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Reopening our previous debate on nuclear power
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I45owl Offline
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Post: #151
RE: Reopening our previous debate on nuclear power
Here are some good articles describing the possibilities of a breach in reactor three. Contra-indicators are that the isotopes must have originated in the reactor, not the spent fuel pools, but the pressure readings make a breach unlikely. More likely is that there was a leak in the coolant pipes. The bottom line is that the news of the day indicates that there are dangers for the workers onsite, but I don't think this will affect anyone outside the reactor site... still not Chernobyl.

http://www.usatoday.com/news/world/envir...csp=34news
http://www.latimes.com/news/nationworld/...8816.story

The following site quotes TEPCO (the isotopes I mentioned earlier are not listed):

Fukushima Daiichi Nuclear Accident – 26 March status « BraveNewClimate

http://bravenewclimate.com/2011/03/26/fu...ch-status/ Wrote:(2) High radiation water may come from the unit 3 reactor, not spent fuel pool.

As for the leakage of radioactive materials at Unit 3 turbine building, we assume the water came from the reactor. We collected sample of the contaminated water in the turbine building of Unit 3 and conducted the gamma-emitting nuclide analysis. We confirmed the following nuclides with short half-life.

Nuclides half-life (days) density (bq/cubic centimeter)
Iodine 131 8.06 1.2 x 10E6
Cesium 136 13.16 2.3 x 10E4
Barium 140 12.75 5.2 x 10E4

There are 148 fuel rods with less than one year of cooling period in the spent fuel pool at Unit 3. Those fuel rods were transferred to the spent fuel pool between Jun 23 and 28, 2010 having had more than 200 days of cooling period. Nuclides with short half-life had sufficient time for decay in the spent fuel pool, so it seems possible that the contaminated water in the turbine building is from the reactor.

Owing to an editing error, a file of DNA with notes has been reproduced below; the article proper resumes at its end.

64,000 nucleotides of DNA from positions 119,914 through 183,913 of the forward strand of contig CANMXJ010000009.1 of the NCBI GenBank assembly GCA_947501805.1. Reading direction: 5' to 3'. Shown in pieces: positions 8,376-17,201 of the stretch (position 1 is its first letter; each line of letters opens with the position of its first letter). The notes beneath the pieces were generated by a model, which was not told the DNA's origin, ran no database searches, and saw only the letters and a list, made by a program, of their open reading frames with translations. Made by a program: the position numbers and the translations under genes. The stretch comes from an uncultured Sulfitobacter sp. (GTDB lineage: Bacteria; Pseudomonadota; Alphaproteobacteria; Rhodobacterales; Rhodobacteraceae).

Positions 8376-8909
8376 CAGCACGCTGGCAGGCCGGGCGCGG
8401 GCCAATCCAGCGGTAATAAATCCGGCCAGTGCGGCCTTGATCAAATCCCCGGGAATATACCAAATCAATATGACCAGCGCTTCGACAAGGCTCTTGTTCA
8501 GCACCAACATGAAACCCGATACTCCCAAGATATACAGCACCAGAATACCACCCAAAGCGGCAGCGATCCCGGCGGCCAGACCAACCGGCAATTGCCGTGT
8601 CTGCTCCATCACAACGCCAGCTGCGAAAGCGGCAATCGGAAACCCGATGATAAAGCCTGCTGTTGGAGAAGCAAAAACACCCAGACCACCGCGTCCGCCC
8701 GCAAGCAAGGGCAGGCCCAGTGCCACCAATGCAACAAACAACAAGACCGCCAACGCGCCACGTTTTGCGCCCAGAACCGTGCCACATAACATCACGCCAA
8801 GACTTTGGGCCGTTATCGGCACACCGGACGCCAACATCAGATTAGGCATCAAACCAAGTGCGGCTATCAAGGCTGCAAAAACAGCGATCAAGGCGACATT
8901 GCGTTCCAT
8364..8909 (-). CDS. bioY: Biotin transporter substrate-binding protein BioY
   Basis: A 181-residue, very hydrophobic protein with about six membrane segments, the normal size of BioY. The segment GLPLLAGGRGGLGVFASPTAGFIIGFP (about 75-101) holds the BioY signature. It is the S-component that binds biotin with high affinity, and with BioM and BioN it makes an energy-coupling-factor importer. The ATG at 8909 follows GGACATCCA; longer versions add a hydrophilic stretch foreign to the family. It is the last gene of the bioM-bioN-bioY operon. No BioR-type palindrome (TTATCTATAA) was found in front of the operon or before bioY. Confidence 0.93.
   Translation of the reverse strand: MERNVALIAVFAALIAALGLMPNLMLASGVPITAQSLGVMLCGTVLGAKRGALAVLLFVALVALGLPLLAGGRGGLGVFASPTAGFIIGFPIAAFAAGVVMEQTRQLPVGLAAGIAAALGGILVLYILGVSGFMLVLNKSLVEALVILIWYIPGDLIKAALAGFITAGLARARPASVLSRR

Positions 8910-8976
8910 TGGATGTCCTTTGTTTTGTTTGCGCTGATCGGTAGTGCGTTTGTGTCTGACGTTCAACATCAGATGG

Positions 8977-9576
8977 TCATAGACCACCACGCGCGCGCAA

We do not deny possibility that there might be certain damage to the reactor of Unit 3. Even should that be the case, as plant parameters such as the reactor pressure and D/W pressure is stable , we presume that RPV is not seriously damaged.

We are injecting seawater and from the night of March 25, fresh water into the reactor. The water turns into steam and comes out from the reactor vessel through the SRV, then depressurized at the suppression chamber and condensed to water. This flow of water is cooling the reactor. Having experienced fluctuations of temperature and pressure, the containment function might be loosened somewhere. In any event, the above is a possibility, not yet confirmed.

[Image: slide_LWRfuelComp.png]

edit: added the nuclear composition chart above from EnergyFromThorium.com
(This post was last modified: 03-26-2011 12:38 AM by I45owl.)
03-26-2011 12:10 AM
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I45owl Offline
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Post: #152
RE: Reopening our previous debate on nuclear power
(03-25-2011 12:21 PM)Brookes Owl Wrote:  From the log: "...seawater injection continues..." How does this work? Where's the "spent" seawater going?

Here is the IAEA report on seawater contamination. It does not look like the waste water is going right back into the sea...

There may be runoff pools onsite ... I still don't really know.

Fukushima Nuclear Accident Update Log

http://www.iaea.org/newscenter/news/tsun...ate01.html Wrote:Radioactive Materials Found in Japanese Seawater Sampling -- UPDATED

Japanese authorities today reported data on radiation samples collected 30 kilometres off shore of the Fukushima Daiichi nuclear power plant on 24 March, and the levels of iodine-131 and cesium-137 showed slight variations from data collected at the same locations on 23 March (see previous update.

A vessel from the Japan Agency for Marine-Earth Science and Technology (JAMSTEC) collected water samples at eight points 30 kilometres from the coastline and found measurable concentrations of iodine-131 and cesium-137. The iodine concentrations measured were about at Japanese regulatory limits, and the cesium levels were well below those limits.

The IAEA’s Marine Environmental Laboratory in Monaco has received the data and offered this preliminary analysis:

Dilution, both into deeper layers and by dispersion along the prevailing ocean currents will lead to a rapid decrease of the initial surface contamination.

For the short term, iodine-131 will be the relevant radionuclide as far as doses are concerned, but for the long term, cesium-137 will be the more important radionuclide in the marine environment. It will be possible to follow this nuclide over long distances for several years.

It can be expected that radionuclides will take months or years to reach other shores of the Pacific. The main transport of contamination takes place by atmospheric transport over long distances.
03-26-2011 01:05 AM
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